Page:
TRENTON - As Atlantic City edges closer to going broke, state lawmakers continue to bicker over how to prevent that from happening.

Democratic Assembly Speaker Vincent Prieto will post his version of an Atlantic City aid bill for a vote in the Assembly on Thursday.

The plan would allow a committee to take over Atlantic City instead of the state.

However, Senate President Steve Sweeney, a fellow Democrat, indicated Wednesday that even if the Assembly bill passes, he won't put it up for a vote in the Senate.

Sweeney is insisting on his own Atlantic City bill, which gives the city 130 days to right its finances, compared with two years in the Assembly bill.

Republican Gov. Chris Christie says he'll only sign Sweeney's bill, without changes.

Both sides have discussed compromises. Sweeney says that he offered Prieto a private compromise that he can't discuss in detail. But the speaker has denied that any offer was made.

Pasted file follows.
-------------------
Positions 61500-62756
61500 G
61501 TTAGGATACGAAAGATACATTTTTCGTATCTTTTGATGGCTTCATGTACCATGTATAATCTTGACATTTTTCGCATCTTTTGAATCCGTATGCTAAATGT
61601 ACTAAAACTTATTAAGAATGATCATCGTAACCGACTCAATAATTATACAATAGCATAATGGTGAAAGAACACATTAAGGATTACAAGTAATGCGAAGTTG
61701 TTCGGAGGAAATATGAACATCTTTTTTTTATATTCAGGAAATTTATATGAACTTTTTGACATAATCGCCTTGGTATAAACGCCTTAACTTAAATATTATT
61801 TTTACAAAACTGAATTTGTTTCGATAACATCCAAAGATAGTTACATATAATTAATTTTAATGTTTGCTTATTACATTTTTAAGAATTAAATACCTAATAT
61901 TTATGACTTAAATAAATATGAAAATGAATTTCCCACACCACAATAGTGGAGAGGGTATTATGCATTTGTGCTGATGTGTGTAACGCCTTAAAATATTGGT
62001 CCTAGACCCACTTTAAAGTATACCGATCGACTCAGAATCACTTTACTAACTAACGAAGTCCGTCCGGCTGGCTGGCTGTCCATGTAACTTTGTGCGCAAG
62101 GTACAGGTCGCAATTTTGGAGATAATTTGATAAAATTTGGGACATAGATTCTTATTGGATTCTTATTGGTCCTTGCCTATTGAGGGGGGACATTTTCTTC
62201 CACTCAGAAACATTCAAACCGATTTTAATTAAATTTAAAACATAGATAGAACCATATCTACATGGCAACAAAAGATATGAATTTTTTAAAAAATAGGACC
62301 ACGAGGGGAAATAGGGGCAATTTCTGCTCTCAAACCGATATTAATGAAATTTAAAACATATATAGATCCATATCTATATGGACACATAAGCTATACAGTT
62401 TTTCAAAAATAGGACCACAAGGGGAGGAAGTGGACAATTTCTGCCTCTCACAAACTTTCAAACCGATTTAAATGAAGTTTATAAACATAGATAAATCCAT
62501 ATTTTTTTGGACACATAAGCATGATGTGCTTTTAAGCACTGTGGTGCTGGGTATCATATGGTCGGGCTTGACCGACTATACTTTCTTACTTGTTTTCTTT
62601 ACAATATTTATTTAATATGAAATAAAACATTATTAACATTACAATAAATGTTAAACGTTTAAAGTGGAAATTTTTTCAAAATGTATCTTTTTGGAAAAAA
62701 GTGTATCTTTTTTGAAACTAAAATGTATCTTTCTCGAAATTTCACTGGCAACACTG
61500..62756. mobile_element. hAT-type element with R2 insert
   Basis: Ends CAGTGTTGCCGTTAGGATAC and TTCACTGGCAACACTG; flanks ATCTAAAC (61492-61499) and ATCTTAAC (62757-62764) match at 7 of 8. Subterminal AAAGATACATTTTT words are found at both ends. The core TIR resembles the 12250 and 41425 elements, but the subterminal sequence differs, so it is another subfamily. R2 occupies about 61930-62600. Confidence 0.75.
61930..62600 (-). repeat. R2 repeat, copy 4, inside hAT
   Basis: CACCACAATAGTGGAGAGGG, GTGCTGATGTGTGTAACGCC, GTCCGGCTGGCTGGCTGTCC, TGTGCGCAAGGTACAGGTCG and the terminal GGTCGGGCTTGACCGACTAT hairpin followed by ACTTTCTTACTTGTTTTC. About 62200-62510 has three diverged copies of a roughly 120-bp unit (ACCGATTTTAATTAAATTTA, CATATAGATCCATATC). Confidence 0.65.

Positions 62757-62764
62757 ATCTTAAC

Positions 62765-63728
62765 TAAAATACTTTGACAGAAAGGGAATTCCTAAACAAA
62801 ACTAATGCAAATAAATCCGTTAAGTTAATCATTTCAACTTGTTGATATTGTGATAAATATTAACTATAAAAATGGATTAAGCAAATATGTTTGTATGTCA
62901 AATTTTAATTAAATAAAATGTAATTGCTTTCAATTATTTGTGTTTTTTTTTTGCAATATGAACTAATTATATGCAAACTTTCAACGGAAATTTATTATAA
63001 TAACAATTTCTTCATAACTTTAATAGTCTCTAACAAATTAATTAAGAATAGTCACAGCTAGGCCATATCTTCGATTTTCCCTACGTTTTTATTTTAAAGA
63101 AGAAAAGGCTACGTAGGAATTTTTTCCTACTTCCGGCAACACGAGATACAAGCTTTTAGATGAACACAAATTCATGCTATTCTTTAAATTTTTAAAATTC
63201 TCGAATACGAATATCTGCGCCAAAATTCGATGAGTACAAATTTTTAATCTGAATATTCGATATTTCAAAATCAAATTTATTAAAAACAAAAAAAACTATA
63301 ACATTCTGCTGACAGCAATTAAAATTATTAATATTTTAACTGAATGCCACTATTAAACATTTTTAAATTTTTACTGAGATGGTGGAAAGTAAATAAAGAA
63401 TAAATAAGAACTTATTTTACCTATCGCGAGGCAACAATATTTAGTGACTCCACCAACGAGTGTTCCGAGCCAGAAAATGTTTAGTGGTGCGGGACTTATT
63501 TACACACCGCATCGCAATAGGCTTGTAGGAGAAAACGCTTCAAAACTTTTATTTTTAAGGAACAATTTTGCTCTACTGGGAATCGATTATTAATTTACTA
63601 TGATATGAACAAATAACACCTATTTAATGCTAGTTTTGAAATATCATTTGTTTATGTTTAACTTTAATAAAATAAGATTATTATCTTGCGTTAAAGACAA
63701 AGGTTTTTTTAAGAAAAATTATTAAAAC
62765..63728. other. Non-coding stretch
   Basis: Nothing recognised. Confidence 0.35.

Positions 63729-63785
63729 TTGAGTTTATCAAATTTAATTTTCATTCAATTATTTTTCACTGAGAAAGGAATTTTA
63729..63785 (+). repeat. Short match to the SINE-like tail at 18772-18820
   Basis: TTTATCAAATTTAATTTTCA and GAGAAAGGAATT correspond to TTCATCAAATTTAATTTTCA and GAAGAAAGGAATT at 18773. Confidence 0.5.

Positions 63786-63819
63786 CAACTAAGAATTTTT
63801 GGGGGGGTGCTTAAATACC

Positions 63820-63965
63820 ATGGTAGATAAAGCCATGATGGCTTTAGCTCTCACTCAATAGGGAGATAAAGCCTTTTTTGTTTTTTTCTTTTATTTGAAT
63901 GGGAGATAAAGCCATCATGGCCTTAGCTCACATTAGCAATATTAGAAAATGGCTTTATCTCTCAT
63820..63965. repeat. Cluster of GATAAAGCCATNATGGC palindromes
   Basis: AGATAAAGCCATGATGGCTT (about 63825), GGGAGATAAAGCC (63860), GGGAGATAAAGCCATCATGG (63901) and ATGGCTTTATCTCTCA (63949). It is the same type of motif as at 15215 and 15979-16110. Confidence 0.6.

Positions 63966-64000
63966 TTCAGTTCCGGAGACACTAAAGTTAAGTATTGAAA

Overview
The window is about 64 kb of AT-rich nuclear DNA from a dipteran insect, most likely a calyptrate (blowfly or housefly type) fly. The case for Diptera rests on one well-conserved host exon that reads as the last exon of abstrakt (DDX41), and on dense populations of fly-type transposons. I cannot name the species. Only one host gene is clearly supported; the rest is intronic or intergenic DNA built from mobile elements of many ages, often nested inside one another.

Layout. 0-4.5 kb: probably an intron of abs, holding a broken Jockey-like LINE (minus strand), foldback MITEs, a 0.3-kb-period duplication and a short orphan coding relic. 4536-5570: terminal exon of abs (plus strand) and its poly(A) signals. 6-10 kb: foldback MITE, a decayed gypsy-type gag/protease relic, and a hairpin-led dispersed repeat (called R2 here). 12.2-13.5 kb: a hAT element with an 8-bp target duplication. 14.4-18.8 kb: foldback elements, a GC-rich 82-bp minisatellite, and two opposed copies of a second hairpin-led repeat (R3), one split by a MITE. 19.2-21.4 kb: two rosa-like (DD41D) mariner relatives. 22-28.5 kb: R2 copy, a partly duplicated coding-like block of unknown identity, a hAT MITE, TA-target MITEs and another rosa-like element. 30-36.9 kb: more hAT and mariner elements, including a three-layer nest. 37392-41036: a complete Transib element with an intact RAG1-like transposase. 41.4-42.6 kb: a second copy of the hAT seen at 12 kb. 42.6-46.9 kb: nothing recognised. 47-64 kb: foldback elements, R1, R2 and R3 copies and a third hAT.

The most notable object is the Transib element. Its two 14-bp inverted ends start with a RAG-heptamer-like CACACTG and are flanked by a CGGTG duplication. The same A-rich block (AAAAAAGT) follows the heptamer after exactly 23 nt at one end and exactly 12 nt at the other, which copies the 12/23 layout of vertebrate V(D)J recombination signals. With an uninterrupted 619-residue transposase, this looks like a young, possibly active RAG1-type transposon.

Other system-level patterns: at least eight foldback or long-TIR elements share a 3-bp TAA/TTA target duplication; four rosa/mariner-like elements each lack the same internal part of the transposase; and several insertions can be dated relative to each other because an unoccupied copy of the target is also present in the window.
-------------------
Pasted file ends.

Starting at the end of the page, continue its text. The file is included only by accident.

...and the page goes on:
Prieto says that the only compromise offer he has seen was sent in a press release from the Senate president. He has always said he awaits a "serious” attempt to negotiate on this issue.

The cash-starved city could go broke within weeks if an aid package is not enacted. Financial experts say that if Atlantic City goes bankrupt it would negatively affect many nearby communities and possibly the state as a whole.

The Associated Press wire services contributed to this report.